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Last Updated: Friday, 9 May, 2003, 08:53 GMT 09:53 UK
Sars 'here to stay'
Sars precautions
Sars has spread to many countries

The Sars virus could pose a threat to humans for many years to come, research suggests.

Scientists have compared samples of the Severe Acute Respiratory Syndrome virus from Singapore with samples from other countries where it has struck.

They have found that the main components of the virus have remained unchanged as infection has spread across different countries.

Scientists say the finding suggests that it is well adapted to resisting attack by the human immune system - and so does not need to evolve rapidly.

But the stability of the virus also means that any vaccine that is developed may remain effective against Sars for a long period.

Scientists have identified the virus that causes Sars as a new member of the Corona family. It has been dubbed Sars-CoV.

Usually human coronaviruses have a high rate of genetic mutation which can lead to new strains.

Vaccine hopes?

Researchers led by Dr Edison Liu, from Singapore's Genome Institute, studied the genetic make-up of cultured Sars viruses from five different sources.

They found only a handful of mutation differences between the samples - and it was thought these probably resulted from the virus adapting to laboratory conditions.

Man with a Sars mask in Hong Kong
The virus could be more resistant than previously thought

The findings were published in an on-line report from the Lancet medical journal.

BBC science correspondent Richard Black says that if the human immune system is good at fighting a viral infection, that usually produces changes over time in the genes of that particular virus.

But that is not happening in the Sars coronavirus - suggesting our immune systems are not very effective at producing defences to it.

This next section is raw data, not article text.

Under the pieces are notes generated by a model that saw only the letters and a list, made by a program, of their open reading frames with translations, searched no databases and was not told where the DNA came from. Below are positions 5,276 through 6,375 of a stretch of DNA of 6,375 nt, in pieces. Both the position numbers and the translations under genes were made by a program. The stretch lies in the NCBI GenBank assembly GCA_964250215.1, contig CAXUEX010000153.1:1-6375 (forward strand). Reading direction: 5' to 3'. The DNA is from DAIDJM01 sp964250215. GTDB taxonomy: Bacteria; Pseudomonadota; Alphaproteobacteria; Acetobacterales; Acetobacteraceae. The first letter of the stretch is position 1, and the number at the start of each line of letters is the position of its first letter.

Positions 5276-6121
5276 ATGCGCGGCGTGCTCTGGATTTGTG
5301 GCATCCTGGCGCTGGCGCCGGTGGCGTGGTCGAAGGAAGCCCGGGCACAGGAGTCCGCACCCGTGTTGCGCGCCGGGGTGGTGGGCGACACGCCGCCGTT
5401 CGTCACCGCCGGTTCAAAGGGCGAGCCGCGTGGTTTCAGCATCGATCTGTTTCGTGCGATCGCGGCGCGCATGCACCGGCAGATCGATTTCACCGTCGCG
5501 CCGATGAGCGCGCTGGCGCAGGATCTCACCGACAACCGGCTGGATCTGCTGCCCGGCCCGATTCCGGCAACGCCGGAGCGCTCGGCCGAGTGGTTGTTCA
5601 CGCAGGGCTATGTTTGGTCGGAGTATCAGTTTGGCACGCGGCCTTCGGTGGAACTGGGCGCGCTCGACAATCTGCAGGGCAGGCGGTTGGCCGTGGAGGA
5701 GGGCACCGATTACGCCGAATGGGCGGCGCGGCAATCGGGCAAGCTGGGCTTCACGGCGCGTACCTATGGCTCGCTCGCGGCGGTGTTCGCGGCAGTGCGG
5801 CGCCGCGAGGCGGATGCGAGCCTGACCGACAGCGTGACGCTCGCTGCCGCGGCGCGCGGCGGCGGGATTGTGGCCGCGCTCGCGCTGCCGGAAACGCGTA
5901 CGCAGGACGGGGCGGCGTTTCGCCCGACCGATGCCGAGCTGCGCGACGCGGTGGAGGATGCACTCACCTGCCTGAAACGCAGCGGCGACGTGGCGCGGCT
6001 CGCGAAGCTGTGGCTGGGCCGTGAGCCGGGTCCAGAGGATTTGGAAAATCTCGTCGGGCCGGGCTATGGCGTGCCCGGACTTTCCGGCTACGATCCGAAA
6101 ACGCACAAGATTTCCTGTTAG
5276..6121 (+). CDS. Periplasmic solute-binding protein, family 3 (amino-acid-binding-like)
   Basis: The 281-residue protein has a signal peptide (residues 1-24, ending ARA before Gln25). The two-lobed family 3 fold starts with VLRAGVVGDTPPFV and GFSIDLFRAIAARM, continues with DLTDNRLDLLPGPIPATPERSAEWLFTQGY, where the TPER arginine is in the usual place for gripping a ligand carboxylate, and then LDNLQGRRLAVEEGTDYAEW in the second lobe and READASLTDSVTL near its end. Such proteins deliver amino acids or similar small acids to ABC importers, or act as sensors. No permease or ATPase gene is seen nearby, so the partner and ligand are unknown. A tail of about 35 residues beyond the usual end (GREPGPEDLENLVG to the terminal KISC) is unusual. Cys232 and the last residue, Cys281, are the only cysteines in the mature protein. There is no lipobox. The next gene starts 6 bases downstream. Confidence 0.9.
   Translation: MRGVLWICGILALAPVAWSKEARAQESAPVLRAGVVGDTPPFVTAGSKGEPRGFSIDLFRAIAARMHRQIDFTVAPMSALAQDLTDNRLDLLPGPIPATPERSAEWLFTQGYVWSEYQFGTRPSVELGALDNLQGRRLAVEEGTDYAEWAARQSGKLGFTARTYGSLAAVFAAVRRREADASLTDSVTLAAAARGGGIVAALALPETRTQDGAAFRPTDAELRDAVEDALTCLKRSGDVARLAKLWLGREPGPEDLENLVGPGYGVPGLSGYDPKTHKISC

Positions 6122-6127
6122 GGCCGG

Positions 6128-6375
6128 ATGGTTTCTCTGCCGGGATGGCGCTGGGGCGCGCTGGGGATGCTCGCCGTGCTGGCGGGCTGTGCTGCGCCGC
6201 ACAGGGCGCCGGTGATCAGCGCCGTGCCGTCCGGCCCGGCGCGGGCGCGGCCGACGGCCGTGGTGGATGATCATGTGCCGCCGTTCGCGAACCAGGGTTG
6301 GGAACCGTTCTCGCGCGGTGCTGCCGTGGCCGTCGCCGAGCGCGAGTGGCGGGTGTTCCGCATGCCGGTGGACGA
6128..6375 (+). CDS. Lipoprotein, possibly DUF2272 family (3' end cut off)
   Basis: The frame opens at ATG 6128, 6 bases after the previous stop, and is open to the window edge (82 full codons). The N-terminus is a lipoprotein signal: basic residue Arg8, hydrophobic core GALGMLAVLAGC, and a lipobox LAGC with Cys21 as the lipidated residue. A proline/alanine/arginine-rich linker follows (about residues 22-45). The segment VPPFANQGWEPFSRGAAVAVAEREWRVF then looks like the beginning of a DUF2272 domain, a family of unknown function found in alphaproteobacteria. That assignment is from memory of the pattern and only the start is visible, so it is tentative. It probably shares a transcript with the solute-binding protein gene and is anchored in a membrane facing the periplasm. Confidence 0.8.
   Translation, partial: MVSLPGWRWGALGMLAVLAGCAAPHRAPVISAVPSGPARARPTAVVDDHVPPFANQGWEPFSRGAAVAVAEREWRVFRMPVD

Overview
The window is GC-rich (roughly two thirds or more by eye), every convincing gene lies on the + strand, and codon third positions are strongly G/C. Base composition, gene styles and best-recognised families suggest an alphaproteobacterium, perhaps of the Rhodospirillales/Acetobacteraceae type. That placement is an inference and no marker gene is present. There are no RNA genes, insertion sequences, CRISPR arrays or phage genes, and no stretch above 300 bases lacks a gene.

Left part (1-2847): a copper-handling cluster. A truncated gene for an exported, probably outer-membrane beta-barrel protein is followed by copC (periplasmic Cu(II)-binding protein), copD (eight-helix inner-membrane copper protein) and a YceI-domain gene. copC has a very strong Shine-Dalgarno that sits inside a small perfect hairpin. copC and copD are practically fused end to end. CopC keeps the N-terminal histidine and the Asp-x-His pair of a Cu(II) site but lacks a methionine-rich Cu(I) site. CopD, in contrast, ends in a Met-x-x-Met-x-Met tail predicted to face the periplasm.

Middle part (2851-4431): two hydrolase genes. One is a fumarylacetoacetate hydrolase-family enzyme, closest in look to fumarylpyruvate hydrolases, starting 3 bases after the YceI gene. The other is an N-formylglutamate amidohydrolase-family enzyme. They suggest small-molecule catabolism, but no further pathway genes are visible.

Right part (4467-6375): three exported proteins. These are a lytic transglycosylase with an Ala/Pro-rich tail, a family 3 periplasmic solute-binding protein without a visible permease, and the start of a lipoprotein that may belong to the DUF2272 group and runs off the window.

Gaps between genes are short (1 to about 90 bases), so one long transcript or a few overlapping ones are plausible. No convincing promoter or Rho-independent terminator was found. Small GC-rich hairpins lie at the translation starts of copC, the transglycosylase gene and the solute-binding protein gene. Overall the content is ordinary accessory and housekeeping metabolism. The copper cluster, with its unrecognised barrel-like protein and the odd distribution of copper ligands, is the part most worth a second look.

The World Health Organization (WHO) has welcomed the study, but says it is too early to tell whether significant mutations are occurring.

Other scientists comment that if the virus is relatively stable, that may make it easier to design a vaccine.

However, they also warn that vaccines against animal coronavirus diseases have often been unsuccessful.

In other developments:

  • China reports six new Sars deaths and 118 new cases on Friday - bringing the nationwide death toll to 230 and the overall number of cases to 4,805

  • Taiwan's state oil company suspends an exploration project with its Chinese counterpart because Sars is preventing its officials from travelling to China

  • Russia takes additional measures to prevent to spread of Sars, including ordering airlines not to sell tickets for China and closing some border checkpoints

  • The WHO's director general nominee, Jong-Wook Lee, is in China for talks on Sars with Foreign Minister Li Zhaoxing

  • Authorities in Beijing will go ahead with next month's university entrance exams for 80,000 students, as officials say the number of new Sars cases is declining.

Meanwhile another study - also published on The Lancet website - concludes that much of the lung damage associated with Sars is in fact caused by the body's own response to infection.

Researchers from the University of Hong Kong found a common pattern of illness among 75 patients who were admitted to hospital following an outbreak of Sars at Amoy Garden, a Hong Kong high-rise housing estate.

For the first week after admission, symptoms gradually improved, but a deterioration set in during the second week of the hospital stay.

Some 85% of the patients developed recurrent fever after nine days.

This delayed deterioration suggests that damage is being inflicted on the lungs not by the continued spread of the virus, but by an overblown immune response.

The BBC's Adam Brookes
"The foreign tour groups are nowhere to be seen"

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